August 28, 2006
From: Dave Sigworth
I can't seem to find this question asked /answered previously on your web site so pardon me if I'm asking you to repeat yourselves, but ....
If I pour salt on a garden slug to kill it, how is it that sea slugs live in salt water? Is it due to some similar difference between freshwater fish and marine fish?
BartSig@comcast.netSigworth, D., 2006 (Aug 28) Land slugs and salt. [Message in] Sea Slug Forum. Australian Museum, Sydney. Available from http://www.seaslugforum.net/find/17594
I'll try and give you a short uncomplicated version of what is quite a complex physiological story.
Firstly, all life on land has evolved from the sea. Body fluids, such as blood, have much the same salt concentration as sea water, because the primitive animals we evolved from weren't very good at stopping salts and water in the sea water passing in and out of their bodies through their skin. Which brings us to a physical phenomenon called osmosis. If you put salty water of two different salt concentrations together, water from the less salty solution will move to the saltier solution until they are both the same saltiness. Now, if we use freshwater fish as an example, their blood and body fluids are much 'saltier' than freshwater. If osmosis was allowed to occur, their bodies would be flooded with freshwater rushing in to lower the salt concentration so that it matched the surrounding freshwater. In effect the fish would inflate with freshwater and burst! However freshwater fish have evolved ways of preventing this - skin that doesn't allow water through easily, and kidneys that can pump excess water out - a bit like a boat's bilge pumps.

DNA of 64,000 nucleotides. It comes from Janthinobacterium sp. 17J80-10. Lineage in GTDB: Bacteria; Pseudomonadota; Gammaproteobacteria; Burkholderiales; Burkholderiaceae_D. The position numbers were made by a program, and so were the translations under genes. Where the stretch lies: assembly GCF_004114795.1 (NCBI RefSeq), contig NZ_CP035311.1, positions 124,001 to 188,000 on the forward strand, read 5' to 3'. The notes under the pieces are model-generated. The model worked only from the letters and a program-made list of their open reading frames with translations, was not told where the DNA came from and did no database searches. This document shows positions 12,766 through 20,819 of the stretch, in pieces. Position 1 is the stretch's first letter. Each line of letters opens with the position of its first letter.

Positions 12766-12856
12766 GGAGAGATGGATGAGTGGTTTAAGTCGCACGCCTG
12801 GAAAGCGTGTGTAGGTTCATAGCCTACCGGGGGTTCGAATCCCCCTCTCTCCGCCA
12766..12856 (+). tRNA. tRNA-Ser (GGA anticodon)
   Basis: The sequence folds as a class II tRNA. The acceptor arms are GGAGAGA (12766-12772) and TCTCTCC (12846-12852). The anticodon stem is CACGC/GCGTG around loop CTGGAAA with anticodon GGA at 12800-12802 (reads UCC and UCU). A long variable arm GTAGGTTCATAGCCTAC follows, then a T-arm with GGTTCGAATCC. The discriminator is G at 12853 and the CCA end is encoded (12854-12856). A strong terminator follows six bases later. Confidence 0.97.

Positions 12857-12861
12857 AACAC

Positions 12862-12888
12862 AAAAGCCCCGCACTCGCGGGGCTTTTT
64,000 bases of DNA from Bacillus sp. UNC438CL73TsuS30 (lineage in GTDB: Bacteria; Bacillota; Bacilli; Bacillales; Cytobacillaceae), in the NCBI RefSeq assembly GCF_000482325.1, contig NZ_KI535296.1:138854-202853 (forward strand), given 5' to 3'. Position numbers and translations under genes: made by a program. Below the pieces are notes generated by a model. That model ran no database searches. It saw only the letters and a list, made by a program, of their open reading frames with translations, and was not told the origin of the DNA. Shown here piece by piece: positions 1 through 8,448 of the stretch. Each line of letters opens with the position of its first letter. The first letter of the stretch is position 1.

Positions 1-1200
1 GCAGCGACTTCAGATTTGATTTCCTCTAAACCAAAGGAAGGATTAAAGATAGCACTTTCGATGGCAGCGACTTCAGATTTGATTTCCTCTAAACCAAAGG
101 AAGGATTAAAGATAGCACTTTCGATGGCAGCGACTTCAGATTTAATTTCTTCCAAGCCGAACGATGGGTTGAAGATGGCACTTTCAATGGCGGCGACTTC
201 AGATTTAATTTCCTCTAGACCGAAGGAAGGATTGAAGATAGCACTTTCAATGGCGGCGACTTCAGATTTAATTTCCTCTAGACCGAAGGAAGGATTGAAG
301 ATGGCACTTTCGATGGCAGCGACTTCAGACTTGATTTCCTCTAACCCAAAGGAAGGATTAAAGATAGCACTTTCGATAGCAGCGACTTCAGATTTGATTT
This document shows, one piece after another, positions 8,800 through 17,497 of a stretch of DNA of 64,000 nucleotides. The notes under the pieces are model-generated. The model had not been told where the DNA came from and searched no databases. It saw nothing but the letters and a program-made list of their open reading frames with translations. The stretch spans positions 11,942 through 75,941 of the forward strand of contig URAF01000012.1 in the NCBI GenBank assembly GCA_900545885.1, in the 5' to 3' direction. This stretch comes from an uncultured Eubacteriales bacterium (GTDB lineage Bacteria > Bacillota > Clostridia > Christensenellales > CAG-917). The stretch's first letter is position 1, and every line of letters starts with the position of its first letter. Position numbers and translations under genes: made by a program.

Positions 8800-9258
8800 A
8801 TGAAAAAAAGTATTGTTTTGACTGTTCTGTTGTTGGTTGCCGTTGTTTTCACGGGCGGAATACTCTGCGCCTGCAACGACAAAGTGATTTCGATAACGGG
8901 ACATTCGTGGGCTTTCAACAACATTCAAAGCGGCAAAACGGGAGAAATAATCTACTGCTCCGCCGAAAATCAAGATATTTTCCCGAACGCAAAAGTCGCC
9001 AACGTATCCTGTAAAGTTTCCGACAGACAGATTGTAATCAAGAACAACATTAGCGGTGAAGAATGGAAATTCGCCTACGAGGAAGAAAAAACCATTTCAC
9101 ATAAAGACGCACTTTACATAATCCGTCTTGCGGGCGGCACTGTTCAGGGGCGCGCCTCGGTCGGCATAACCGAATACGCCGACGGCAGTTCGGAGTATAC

Which brings us back to land slugs. They have an even greater problem because they live out of water and their skin is not particularly good at preventing water movement in and out. That is why in air they have to be careful to stay damp so they don't dry out. That is one of the reasons they are most active at night, and why they secrete 'slime' from skin glands..
Now to the salt treatment. In terms of osmosis, damp salt is a very highly concentrated solution, so when salt is placed on a land slug, water from inside the slug quickly moves out through the skin to try and balance the salt concentration inside and outside the body. The result is that most of the water is sucked out of the slug and it dies. Sea Slugs and land slugs have much the same salt concentration in their blood as sea water, so Sea Slugs in sea water are ok. However if you keep sea slugs in an aquarium, and you don't look after the aquarium, often water will evaporate and the salt concentration in the aquarium water will rise and the animals will die. Not quite as dramatic has covering a slug with salt, but the same basic principle.